Qualified or capable? There’s a difference
This week, a graph showing “South African presidents’ qualifications” since 1989 made the rounds. FW de Klerk, Nelson Mandela and Thabo Mbeki were all shown to hold postgraduate/master’s degrees, Kgalema Motlanthe a matric, and Jacob Zuma “none”.
The graph offered no context, no interpretation of “data”, but its subtext was clear: South Africa has the least “qualified” president in more than 20 years. The graph also failed to indicate the circumstances under which each of these men would have received their education.
Zuma’s “lack of education” comes up often, usually when criticising him.
Recently, I saw it being used when the news broke that former MP Pallo Jordan was not a qualified doctor.
The implication here was that being a man who did not have a matric, but served as president, was the same as a man who had been caught in a lie.
Someone then rightly pointed out that, as far as we know, Zuma had never lied about his education, so the comparison was nonsensical.
The truth is, when we talk about “qualified”, we still don’t know what we mean. This was obvious in the narrative surrounding (then acting) SABC chief operating officer Hlaudi Motsoeneng’s fraudulent CV. The dominant narrative was unable to separate the criminality of the matter with the other conversation about a chief operating officer of the SABC not having a matric, which falls into a broader conversation about the measure of capability in South Africa. We have yet to discuss these things clearly and as separate (but often related) issues largely because, for the most part, we continue to hold formal education as the single most reliable indicator and assurance of capability and skill.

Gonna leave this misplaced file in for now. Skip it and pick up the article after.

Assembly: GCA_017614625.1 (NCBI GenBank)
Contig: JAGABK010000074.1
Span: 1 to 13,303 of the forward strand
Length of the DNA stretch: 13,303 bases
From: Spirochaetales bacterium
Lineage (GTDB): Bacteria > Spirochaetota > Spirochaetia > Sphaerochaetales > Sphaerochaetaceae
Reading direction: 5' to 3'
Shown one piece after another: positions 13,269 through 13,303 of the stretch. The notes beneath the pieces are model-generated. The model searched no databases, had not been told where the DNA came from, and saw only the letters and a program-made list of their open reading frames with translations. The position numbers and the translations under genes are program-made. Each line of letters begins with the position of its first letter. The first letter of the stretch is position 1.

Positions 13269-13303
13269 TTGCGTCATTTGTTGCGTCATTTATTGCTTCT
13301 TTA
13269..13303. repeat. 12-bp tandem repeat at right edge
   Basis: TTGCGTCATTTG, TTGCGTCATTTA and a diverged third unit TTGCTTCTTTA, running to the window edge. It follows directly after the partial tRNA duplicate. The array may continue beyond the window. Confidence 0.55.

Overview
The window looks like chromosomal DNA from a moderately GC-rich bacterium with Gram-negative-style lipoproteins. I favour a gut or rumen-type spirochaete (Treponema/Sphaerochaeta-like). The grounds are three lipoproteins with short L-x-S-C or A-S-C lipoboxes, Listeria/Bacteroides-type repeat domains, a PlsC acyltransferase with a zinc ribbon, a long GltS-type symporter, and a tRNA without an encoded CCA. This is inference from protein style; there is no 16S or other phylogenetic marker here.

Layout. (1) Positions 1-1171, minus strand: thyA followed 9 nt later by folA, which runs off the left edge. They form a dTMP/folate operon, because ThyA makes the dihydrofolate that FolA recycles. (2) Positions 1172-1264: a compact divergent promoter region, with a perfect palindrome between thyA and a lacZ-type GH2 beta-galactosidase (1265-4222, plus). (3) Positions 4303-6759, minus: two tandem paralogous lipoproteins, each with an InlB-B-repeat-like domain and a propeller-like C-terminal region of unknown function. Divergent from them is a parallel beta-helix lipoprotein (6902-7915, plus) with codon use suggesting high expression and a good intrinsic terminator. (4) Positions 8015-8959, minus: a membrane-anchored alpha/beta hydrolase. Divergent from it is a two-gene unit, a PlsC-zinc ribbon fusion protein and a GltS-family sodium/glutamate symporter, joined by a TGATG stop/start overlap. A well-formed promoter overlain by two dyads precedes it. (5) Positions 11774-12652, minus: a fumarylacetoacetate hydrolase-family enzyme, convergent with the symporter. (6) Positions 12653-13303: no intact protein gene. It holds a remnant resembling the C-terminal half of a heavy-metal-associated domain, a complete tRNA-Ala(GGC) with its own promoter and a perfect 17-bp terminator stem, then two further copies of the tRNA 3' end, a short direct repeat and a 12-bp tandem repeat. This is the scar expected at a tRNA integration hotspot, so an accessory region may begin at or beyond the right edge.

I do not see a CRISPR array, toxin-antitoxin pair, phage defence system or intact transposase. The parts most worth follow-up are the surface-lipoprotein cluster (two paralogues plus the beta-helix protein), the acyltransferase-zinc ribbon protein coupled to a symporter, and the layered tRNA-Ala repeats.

This is interesting for a country that has a surplus of formally educated people (there are an estimated 344 000 unemployed South Africans with degrees, diplomas and certificates) and a simultaneous deskilling of the majority of the people who are unable to progress through the education system.
When Thuthukile Zuma was appointed chief of staff in the department of telecommunications, we almost had the conversation where despite her holding the correct qualification, her experience was lacking. This raised critical questions about the value of experience, which can often be as good as a degree. The broader question of the dodgy recruitment process was also lost in the easier conversation about “Zuma’s 25year-old daughter”.
In this context, we find ourselves unable to truly distinguish between “not formally educated” and “not qualified/competent” because we have yet to realise that these two things are not the same, but also separate from the falsification of credentials.
Zuma’s ‘lack of education’ comes up often, usually when criticising him